If you follow me on Twitter, you’ll know I have a thing against antibiotics. I love to take them when I have a bacterial infection, but I think it’s a terrible synonym for ‘antibacterial’, an older word that doesn’t confuse people at all. The problem is that people (as in “folks” who are not scientists, doctors, and science journalists) typically assume that antibiotics can treat non-bacterial infections, and this encourages people to demand antibiotics for anything that ails them. The word itself is a problem. Unfortunately (and this seems to be the bigger problem), scientists, doctors, and science journalists don’t think the word is at all confusing, and thus see my issue as completely irrelevant to the massive overprescription of antibiotics. That’s a problem.
So last week I begged Ben Zimmer (Wall Street Journal) on Twitter to explore the origin of the word “antibiotic”, with the hope that people (folks and otherwise) would listen to him. Here’s his column: A Cure for ‘Antibiotic’ Confusion? It’s short and sweet, so just read it, but here’s my favorite sentence:
In current usage, “antibiotic” is roughly synonymous with “antibacterial,” though technically speaking antibiotics can act on microbes other than bacteria. [italics mine]
Two comments about the column.
First, I wish the article had explored just how common the confusion is. It’s not just that some people are confused. I think most people are confused. Again, I’m talking about “folks”, not the overeducated people who might be reading this nerdy blog post. But to be honest, some of the overeducated people I’ve talked to don’t understand antibiotic specificity, either. Because terrible word.
Second, Zimmer asked two people whether “antibacterial” could ever float as a substitute for “antibiotic”. They answered that it couldn’t because (essentially) the disinfectant lobby would object. That’s an odd reason because just as antibacterial wipes kill bacteria, antibacterial drugs kill bacteria. That’s because they both contain antibacterials, though the sources might differ. Zero conflict. Similarly, disinfectants and pills can contain antivirals. Or antifungals. And if there really was a conflict, I think the original use of antibacterial should trump the wipe lobby. There are also papers using “antibacterial” as synonym for antibiotic, so it’s not like there isn’t a precedent.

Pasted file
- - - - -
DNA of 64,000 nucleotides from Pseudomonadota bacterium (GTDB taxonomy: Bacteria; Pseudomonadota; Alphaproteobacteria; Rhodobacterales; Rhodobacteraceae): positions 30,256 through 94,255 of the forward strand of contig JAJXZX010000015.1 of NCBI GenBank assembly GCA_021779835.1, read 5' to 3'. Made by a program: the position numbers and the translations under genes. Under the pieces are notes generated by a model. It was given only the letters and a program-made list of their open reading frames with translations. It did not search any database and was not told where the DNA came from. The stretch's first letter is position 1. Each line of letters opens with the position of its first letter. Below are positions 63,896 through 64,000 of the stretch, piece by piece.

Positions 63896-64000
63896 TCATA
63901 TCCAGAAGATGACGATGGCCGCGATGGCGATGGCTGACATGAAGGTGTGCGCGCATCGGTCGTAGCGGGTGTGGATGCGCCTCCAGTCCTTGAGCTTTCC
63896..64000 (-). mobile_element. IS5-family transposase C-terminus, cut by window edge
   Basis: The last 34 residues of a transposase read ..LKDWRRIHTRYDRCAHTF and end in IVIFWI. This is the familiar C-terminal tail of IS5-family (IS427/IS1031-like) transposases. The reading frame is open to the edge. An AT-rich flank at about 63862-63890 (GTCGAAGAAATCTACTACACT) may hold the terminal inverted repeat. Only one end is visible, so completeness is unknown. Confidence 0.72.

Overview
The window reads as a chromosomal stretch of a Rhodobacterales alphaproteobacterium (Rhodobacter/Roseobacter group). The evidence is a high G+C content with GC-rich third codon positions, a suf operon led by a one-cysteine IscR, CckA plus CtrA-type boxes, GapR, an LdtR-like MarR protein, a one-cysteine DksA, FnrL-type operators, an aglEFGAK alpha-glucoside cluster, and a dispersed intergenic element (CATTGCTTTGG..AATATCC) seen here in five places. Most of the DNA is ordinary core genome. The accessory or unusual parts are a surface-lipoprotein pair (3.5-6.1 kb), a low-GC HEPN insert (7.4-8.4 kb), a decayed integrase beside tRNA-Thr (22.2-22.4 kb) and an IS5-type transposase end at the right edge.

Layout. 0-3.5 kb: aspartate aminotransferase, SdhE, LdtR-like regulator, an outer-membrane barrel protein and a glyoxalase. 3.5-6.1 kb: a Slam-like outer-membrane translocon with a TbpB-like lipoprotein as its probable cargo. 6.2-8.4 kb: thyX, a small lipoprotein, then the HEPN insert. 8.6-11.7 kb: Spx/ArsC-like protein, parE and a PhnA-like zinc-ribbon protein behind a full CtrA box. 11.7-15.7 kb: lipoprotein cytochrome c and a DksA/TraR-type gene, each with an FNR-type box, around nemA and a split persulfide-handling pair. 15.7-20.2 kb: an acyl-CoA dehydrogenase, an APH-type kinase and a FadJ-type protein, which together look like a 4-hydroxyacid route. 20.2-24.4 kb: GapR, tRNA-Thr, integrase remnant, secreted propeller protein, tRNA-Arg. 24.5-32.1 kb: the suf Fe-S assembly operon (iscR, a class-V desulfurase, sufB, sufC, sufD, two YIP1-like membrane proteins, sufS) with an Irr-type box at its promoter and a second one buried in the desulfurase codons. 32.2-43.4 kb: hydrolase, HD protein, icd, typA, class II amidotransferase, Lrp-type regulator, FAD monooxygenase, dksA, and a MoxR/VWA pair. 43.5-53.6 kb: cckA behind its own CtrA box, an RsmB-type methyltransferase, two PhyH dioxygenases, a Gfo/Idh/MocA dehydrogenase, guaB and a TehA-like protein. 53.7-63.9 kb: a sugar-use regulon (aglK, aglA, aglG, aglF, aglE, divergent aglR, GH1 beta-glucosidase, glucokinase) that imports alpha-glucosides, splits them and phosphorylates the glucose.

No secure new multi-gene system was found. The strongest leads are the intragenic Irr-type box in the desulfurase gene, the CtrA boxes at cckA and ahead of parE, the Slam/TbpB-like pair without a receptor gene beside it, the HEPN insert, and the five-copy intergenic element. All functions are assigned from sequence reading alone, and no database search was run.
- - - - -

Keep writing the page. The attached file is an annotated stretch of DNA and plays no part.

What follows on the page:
The issue is more that it’s hard for older people to avoid a word they have been happily using for their entire life. Good examples are “life preserver” (now “personal floatation device”) and suntan lotion (now “sunscreen” or “sunblock”), words that will probably only fully die when we do. But if properly motivated, people can make switches much faster. Two good examples are demonstrated by the employees of BackRub.com and Beaver College, now Google and Arcadia University, respectively. So I think a bunch of PhDs and MDs can summon the mental power to say “antibacterial” when speaking with impressionable patients. But they’ll only do so if some higher power (CDC, WHO) makes it clear that doing so might reduce overprescription of antibiotics. Even if using “antibacterial” would only reduce overprescription by 5%, the change would be worth doing.
I’m not suggesting that we can’t use “antibiotic” under any circumstances, of course. It’s fine for conferences, publications, and when socializing with people from the powerful wipes lobby.
Thanks, Ben Zimmer!
Here are my previous posts on the topic, if you’re interested. If you conduct “science literacy” polls, you really need to read them. The reason is that asking something like, “Will antibiotics treat colds?” is a terrible question. You should be asking, “Do antibacterials kill viruses”. That will assess the science literacy more directly. Sticking with the old question just demonstrates that pollsters are unfamiliar with what “antibiotic” actually means.